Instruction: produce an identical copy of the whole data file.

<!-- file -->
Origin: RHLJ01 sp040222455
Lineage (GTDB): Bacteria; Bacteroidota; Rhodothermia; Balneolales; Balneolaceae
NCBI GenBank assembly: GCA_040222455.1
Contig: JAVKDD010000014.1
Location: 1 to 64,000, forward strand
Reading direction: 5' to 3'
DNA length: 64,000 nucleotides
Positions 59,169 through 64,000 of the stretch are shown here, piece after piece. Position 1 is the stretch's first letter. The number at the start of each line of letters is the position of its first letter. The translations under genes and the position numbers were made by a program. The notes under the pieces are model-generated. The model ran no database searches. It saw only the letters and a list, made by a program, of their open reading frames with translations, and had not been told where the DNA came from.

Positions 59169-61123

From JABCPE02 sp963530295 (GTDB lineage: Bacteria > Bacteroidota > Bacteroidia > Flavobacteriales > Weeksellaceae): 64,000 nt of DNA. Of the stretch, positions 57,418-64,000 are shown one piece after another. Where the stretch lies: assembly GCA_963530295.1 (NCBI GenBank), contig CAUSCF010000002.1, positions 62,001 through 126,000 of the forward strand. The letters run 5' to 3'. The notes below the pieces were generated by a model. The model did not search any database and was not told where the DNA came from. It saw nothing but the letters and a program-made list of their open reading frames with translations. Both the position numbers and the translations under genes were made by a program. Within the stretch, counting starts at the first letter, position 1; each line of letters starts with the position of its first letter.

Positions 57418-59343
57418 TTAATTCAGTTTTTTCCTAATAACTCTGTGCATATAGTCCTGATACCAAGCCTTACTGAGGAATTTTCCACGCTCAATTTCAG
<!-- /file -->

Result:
Origin: RHLJ01 sp040222455
Lineage (GTDB): Bacteria; Bacteroidota; Rhodothermia; Balneolales; Balneolaceae
NCBI GenBank assembly: GCA_040222455.1
Contig: JAVKDD010000014.1
Location: 1 to 64,000, forward strand
Reading direction: 5' to 3'
DNA length: 64,000 nucleotides
Positions 59,169 through 64,000 of the stretch are shown here, piece after piece. Position 1 is the stretch's first letter. The number at the start of each line of letters is the position of its first letter. The translations under genes and the position numbers were made by a program. The notes under the pieces are model-generated. The model ran no database searches. It saw only the letters and a list, made by a program, of their open reading frames with translations, and had not been told where the DNA came from.

Positions 59169-61123

From JABCPE02 sp963530295 (GTDB lineage: Bacteria > Bacteroidota > Bacteroidia > Flavobacteriales > Weeksellaceae): 64,000 nt of DNA. Of the stretch, positions 57,418-64,000 are shown one piece after another. Where the stretch lies: assembly GCA_963530295.1 (NCBI GenBank), contig CAUSCF010000002.1, positions 62,001 through 126,000 of the forward strand. The letters run 5' to 3'. The notes below the pieces were generated by a model. The model did not search any database and was not told where the DNA came from. It saw nothing but the letters and a program-made list of their open reading frames with translations. Both the position numbers and the translations under genes were made by a program. Within the stretch, counting starts at the first letter, position 1; each line of letters starts with the position of its first letter.

Positions 57418-59343
57418 TTAATTCAGTTTTTTCCTAATAACTCTGTGCATATAGTCCTGATACCAAGCCTTACTGAGGAATTTTCCACGCTCAATTTCAG